By Gretchen Clayson
A middle school teacher in Round Rock, Texas, has enraged parents by reading a Dr. Seuss-style poem mocking them as “bigots” and “kooks” after they spoke out against sexually explicit books in the library.
Tyler, an instructional technology specialist at Grisham Middle School, read the poem at the Leander ISD school board meeting on December 16, sparking outrage with parents who were left “disgusted and disheartened” at her words, according to Fox News.
After parents spoke out against CRT & books containing pornographic content, this teacher demeaned them with a Dr. Seuss parody. Unhinged pic.twitter.com/OJ1knzYHdo
— Libs of Tik Tok (@libsoftiktok) December 20, 2021
“Everyone in Leander liked reading a lot/ but some evangelicals in Leader did not. These kooks hated reading, the whole reading season./ Please don’t ask why, no one quite knows the reason./ It could be perhaps critical thinking causes fright./ It could be their heads aren’t screwed on just right./ But whatever the reason, their brains or their fright,/ they can’t follow policy in plain black and white,” Tyler’s poem began.
“These bigots don’t get to choose for us, that’s clear. Then how, I am wondering, did we even get here./ They growl at our meetings, all hawing and humming,/ ‘We must stop this indoctrination from coming!’/ They’ve come for the books and the bonds and what for?/ Their kids don’t even attend Leander schools anymore./ Bring back our books, maintain decorum, good grief./ Wouldn’t it be nice to have a meeting in peace?” she concluded.
“This is not a matter of ‘banning books’ but one of community representation,” Andy Hogue, a father of two in Leander ISD School district said, according to the New York Post. “And as long as we’re paying taxes to the LISD, we the people deserve to be heard,” adding that he was grateful the 11 objectionable books were removed from the school district.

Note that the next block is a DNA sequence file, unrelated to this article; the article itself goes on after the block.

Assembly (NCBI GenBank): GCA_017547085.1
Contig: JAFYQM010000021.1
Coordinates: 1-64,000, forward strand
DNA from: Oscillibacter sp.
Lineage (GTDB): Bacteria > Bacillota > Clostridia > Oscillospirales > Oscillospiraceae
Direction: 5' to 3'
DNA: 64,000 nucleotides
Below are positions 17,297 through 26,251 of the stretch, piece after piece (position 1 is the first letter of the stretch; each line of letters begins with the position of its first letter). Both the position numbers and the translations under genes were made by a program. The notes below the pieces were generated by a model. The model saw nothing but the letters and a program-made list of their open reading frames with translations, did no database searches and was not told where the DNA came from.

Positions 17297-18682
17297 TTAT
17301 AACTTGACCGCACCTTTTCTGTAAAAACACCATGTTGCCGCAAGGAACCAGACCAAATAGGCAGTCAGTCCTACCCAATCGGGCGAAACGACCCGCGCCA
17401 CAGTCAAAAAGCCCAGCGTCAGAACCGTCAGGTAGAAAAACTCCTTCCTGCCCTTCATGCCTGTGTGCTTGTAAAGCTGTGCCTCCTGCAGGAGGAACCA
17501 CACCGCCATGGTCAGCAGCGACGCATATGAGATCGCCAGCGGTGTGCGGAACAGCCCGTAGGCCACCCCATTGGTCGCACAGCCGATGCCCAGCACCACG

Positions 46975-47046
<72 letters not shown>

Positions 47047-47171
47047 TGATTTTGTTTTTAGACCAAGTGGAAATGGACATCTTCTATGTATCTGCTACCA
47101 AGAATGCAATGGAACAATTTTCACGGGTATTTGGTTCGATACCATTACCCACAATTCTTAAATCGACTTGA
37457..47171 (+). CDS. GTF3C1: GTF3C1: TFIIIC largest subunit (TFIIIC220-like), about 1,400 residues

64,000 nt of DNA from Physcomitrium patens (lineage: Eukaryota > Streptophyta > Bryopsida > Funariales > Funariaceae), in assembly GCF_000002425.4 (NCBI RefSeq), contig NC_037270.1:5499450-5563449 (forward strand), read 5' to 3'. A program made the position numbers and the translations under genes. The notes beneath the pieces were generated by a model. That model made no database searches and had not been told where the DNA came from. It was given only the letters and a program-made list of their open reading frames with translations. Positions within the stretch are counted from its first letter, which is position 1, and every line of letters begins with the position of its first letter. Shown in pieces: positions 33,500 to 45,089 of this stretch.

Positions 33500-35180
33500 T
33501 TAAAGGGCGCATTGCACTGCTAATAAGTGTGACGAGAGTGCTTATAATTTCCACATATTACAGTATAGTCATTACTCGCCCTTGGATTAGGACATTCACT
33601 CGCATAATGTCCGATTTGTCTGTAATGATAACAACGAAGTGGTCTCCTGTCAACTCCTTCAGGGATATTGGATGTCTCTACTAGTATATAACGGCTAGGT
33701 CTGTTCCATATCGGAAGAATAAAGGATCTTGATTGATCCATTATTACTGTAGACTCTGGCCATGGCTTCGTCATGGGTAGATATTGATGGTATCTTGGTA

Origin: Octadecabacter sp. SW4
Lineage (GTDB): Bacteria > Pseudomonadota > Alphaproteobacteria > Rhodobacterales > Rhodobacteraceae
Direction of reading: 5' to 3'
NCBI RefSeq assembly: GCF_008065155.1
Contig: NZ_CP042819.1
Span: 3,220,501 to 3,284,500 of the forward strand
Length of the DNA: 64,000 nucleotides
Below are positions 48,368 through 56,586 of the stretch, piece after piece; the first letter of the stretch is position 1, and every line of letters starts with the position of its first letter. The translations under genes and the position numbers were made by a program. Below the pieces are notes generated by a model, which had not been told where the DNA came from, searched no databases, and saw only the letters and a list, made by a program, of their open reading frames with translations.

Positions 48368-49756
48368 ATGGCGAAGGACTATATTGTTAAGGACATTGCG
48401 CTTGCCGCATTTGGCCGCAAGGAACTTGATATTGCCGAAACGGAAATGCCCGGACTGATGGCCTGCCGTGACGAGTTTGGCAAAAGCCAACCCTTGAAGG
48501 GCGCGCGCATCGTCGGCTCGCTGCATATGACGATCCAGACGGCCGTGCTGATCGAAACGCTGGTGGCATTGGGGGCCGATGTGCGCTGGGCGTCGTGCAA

Other parents expressed their concern that a teacher like Tyler, who they viewed as “disconnected” and harboring “disdain” for the people who pay her salary, had influence over their children.
“She is trying to lump all parents who oppose pornographic books into the ‘evangelicals-bigots-brainless’ category that hates reading, but the fact of the matter is we are a group of very diverse, highly-concerned parents who do not want pornographic books in our schools,” Kieu Trang, a mother of four, said. “The fact that that statement came from a teacher who could be teaching my children at Round Rock ISD is very concerning.”
“The opinions of the teacher who recently spoke at the board meeting illustrate the utter disconnect some teachers have with their communities,” Orlando Salinas, a father of one child in Round Rock ISD told Fox News. Adding that he feels that teachers”are under the impression that parents are coming to these meetings in the spirit of political divisiveness, when this is not the case.”
Instead, Salinas pointed to data showing that minority students, especially, are struggling in areas such as math and science. “[They]are spending an inordinate amount of time teaching children about what bathrooms to use and when it’s appropriate to lower their face masks, and not enough time teaching our children reading, writing, and arithmetic,” he said.
Leander ISD recently pulled nearly a dozen books from the shelves for sexual content after a review by an advisory committee, CBS Austin reported.
Two of the books in question were also temporarily pulled from the shelves at Fairfax County Schools in Virginia for sexually explicit content, The Washington Post reported. “Lawn Boy,” by Jonathan Evison, has the main character reminiscing about explicit homosexual experiences he had as a 10-year-old boy. “Gender Queer: A Memoir,” by Maia Kobabe, includes photos of sexual acts between a boy and a man. (RELATED: Principal At Fairfax County High School Told Mom Who Exposed Pornographic Books That Parents Aren’t Allowed In The District’s Libraries)
After a month of review, Fairfax County ISD returned those books to the shelves stating that they considered the books “diverse reading material that students with underrepresented identities could relate to, according to a press release.